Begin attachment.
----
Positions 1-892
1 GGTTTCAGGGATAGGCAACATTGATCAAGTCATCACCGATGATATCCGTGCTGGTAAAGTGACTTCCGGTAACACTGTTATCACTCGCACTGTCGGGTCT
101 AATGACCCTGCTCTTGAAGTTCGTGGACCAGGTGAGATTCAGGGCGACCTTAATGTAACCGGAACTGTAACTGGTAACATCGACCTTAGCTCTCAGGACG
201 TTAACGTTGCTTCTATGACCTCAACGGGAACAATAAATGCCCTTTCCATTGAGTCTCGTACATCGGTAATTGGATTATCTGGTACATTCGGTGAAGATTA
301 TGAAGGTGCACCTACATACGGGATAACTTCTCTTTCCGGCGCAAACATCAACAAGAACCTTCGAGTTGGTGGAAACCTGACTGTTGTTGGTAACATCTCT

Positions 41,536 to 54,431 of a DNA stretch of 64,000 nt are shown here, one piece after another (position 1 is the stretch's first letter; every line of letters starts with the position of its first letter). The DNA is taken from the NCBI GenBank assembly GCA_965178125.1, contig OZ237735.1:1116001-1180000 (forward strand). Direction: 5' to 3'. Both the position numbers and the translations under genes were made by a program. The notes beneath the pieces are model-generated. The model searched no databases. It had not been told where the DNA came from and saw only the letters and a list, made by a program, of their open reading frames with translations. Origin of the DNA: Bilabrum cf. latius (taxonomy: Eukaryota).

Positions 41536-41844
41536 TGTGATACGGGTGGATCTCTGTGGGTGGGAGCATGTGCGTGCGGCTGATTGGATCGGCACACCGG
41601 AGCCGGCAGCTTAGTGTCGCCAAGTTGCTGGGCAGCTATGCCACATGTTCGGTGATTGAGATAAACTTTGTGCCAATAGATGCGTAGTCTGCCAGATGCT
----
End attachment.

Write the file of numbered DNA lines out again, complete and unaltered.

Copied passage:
Positions 1-892
1 GGTTTCAGGGATAGGCAACATTGATCAAGTCATCACCGATGATATCCGTGCTGGTAAAGTGACTTCCGGTAACACTGTTATCACTCGCACTGTCGGGTCT
101 AATGACCCTGCTCTTGAAGTTCGTGGACCAGGTGAGATTCAGGGCGACCTTAATGTAACCGGAACTGTAACTGGTAACATCGACCTTAGCTCTCAGGACG
201 TTAACGTTGCTTCTATGACCTCAACGGGAACAATAAATGCCCTTTCCATTGAGTCTCGTACATCGGTAATTGGATTATCTGGTACATTCGGTGAAGATTA
301 TGAAGGTGCACCTACATACGGGATAACTTCTCTTTCCGGCGCAAACATCAACAAGAACCTTCGAGTTGGTGGAAACCTGACTGTTGTTGGTAACATCTCT

Positions 41,536 to 54,431 of a DNA stretch of 64,000 nt are shown here, one piece after another (position 1 is the stretch's first letter; every line of letters starts with the position of its first letter). The DNA is taken from the NCBI GenBank assembly GCA_965178125.1, contig OZ237735.1:1116001-1180000 (forward strand). Direction: 5' to 3'. Both the position numbers and the translations under genes were made by a program. The notes beneath the pieces are model-generated. The model searched no databases. It had not been told where the DNA came from and saw only the letters and a list, made by a program, of their open reading frames with translations. Origin of the DNA: Bilabrum cf. latius (taxonomy: Eukaryota).

Positions 41536-41844
41536 TGTGATACGGGTGGATCTCTGTGGGTGGGAGCATGTGCGTGCGGCTGATTGGATCGGCACACCGG
41601 AGCCGGCAGCTTAGTGTCGCCAAGTTGCTGGGCAGCTATGCCACATGTTCGGTGATTGAGATAAACTTTGTGCCAATAGATGCGTAGTCTGCCAGATGCT